On a Friday afternoon in April of 1943 Albert Hofmann ingested some LSD and went for a bike ride. Hofmann was the first scientist to synthetically compound the hallucinatory chemical. His daily bike ride through the forest was no longer just a quick jaunt on a utilitarian machine; it became an adventure.
57-year-old Canadian artist Rodney Graham, like Hofmann, searches for self-knowledge using perception-extending technologies. Accordingly, Hofmann’s experimental bike ride became the impetus for Graham’s best-known work, a 2002 film and sound installation titled “Phonokinetoscope.” As much as the film is a memorial to the legendary tripper, it is also a metaphor of Graham’s own work; his art embodies the fusing of sight and sound, of being and thinking and dreaming, all in the name of encountering oneself again and again, each time in a newfound way.
Rodney Graham’s art is largely informed by two major developments in the contemporary art world of the past twenty-five years. First, Graham’s art is rigorously academic and intellectual; the tradition of learning from the masters in an organized setting has been in existence in Europe for over the past 500 years, but was skirted by Modernism in the past century. In the last quarter of the twentieth century, we have seen a return to academicism and the importance of the art school master’s degree in an artist’s career. Graham was educated at the University of British Columbia in Vancouver. His primary teacher was fellow Canadian Jeff Wall, who taught him the highly theoretical and stylized ways of photoconceptualism.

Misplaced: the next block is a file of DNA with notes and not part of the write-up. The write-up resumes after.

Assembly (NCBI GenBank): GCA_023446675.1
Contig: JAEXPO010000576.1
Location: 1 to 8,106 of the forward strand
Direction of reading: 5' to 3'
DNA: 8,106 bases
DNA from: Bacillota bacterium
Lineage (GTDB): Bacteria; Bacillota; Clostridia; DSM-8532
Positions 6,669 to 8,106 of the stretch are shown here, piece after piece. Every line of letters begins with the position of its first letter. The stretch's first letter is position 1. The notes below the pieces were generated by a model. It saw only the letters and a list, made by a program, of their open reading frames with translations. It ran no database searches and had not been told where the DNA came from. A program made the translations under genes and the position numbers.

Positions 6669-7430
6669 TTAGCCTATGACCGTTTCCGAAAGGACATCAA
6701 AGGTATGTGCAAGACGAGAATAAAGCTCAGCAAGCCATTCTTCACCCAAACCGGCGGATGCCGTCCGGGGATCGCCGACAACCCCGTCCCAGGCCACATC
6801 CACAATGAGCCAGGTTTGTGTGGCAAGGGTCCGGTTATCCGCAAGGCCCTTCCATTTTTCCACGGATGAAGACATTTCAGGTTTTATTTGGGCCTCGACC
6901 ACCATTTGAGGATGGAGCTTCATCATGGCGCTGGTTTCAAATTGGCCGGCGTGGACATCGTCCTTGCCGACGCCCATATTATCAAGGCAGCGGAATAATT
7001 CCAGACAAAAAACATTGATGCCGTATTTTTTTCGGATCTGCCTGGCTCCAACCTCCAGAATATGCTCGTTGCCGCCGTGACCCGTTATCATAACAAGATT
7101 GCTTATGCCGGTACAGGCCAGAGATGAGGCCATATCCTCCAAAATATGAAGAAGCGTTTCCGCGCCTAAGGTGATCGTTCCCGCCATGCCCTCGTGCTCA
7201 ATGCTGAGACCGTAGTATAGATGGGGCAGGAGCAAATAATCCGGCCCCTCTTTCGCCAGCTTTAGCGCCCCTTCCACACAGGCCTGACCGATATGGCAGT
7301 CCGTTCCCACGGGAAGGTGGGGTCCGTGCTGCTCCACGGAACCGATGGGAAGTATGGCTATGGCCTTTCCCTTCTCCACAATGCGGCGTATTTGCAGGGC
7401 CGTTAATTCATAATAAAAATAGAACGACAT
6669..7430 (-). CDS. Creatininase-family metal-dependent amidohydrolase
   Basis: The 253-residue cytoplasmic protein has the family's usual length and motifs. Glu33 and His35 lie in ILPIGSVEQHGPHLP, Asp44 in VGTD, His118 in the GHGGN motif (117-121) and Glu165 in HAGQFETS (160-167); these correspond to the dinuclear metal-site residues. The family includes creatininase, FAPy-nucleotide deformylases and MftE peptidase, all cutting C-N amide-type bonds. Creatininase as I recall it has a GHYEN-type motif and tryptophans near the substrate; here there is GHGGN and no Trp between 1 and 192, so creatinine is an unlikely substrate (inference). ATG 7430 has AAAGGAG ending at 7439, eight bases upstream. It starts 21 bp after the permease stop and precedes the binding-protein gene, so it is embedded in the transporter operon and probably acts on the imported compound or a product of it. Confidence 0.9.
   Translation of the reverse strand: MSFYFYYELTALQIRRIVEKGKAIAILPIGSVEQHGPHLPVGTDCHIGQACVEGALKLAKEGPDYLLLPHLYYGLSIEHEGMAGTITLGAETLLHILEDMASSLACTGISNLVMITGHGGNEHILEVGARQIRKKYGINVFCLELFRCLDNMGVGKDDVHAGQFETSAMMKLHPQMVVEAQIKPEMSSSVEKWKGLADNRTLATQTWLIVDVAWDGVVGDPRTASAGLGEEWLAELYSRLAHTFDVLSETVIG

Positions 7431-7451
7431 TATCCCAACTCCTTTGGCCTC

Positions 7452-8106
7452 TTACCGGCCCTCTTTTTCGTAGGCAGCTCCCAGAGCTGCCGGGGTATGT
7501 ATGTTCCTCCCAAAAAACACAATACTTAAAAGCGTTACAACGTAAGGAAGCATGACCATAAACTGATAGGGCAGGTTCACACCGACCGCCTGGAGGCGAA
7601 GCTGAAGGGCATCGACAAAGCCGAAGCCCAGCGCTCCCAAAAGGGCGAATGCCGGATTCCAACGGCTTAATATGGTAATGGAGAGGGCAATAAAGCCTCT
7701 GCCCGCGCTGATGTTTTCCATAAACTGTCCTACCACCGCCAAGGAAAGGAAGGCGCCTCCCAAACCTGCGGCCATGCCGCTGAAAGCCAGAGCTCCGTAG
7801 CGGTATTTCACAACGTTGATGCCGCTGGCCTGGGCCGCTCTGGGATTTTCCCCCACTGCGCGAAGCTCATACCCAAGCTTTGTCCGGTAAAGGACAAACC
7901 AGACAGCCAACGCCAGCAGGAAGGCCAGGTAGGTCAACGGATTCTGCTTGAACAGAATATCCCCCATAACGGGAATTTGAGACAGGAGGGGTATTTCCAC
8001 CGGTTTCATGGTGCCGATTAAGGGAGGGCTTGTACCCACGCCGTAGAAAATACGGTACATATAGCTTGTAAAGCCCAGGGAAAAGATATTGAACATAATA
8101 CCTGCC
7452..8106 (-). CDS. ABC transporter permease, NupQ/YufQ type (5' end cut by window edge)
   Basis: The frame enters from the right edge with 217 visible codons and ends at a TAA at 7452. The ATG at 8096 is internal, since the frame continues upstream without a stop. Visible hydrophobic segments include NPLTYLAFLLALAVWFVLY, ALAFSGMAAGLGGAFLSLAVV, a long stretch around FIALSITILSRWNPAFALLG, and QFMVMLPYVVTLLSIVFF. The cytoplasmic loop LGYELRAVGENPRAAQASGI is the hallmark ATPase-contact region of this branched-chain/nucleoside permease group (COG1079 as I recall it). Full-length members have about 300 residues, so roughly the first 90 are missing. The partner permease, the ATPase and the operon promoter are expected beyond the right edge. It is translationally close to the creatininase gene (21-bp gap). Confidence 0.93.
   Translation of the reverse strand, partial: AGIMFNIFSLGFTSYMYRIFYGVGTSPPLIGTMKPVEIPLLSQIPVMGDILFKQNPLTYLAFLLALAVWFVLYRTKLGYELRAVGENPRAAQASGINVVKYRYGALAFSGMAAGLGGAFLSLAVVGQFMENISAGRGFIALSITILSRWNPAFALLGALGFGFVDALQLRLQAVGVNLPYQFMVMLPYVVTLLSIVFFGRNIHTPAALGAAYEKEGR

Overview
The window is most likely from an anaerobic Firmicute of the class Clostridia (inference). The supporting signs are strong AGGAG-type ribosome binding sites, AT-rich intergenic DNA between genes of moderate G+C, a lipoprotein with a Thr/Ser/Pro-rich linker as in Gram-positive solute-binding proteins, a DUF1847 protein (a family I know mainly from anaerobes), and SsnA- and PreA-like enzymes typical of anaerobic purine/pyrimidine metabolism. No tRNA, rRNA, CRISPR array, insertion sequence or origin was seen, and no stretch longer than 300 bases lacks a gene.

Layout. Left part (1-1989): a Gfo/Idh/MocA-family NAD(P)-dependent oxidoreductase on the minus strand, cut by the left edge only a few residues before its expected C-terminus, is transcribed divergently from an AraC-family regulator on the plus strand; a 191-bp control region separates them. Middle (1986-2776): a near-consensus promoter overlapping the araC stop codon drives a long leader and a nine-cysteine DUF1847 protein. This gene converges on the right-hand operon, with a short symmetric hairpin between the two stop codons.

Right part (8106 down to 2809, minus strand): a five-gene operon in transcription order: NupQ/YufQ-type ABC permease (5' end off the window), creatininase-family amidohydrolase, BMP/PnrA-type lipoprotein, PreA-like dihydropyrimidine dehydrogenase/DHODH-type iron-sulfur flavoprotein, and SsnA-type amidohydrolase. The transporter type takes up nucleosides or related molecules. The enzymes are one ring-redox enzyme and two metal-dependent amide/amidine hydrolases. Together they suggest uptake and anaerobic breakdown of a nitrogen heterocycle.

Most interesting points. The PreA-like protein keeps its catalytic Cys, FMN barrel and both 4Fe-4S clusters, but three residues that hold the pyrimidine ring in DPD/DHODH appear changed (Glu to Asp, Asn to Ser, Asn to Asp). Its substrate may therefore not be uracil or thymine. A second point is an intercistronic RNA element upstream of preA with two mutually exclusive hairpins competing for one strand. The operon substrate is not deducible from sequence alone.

This brings us to the second major development in contemporary art making, namely the proliferation of the influence of the cinema. Film is undoubtedly the new artistic medium par excellence, and Graham one of its major proponents. However, Graham is rarely interested in the narrative aspect of film. Instead, he likes to experiment with its techniques and means of production. In this way, cinematography and film projectors are the main content of these films, which then lead viewers into a questioning state of mind about the narrative possibilities of the filmic medium. Loops, repetition and unedited footage contribute to Graham’s narrative of film as art.
To sum up Graham’s thirty-plus year artistic career in such a short space would do an injustice to this wildly diverse artist. Perhaps the general aim of his work is to ponder the problem of representation. How does a camera capture its subject? How does the mind translate what the eye sees? Graham calls his art “thought experiments,” and this indicates that Graham is leading his viewers through a series of questions rather than facts or answers. Film’s representational capacity (or the potential for it to depict our consciousness) is the means for which we know ourselves in this cinema-obsessed culture. Film, like Graham’s art, embodies the fusing of sight and sound, of being and thinking and dreaming, all in the name of encountering oneself again and again, each time in a newfound way. (Jason Foumberg)
Rodney Graham shows at Donald Young Gallery, 933 West Washington Boulevard, (312)455-0100. OPENING RECEPTION: Dec. 15, 2006, 5-7:30pm. Through January 2007.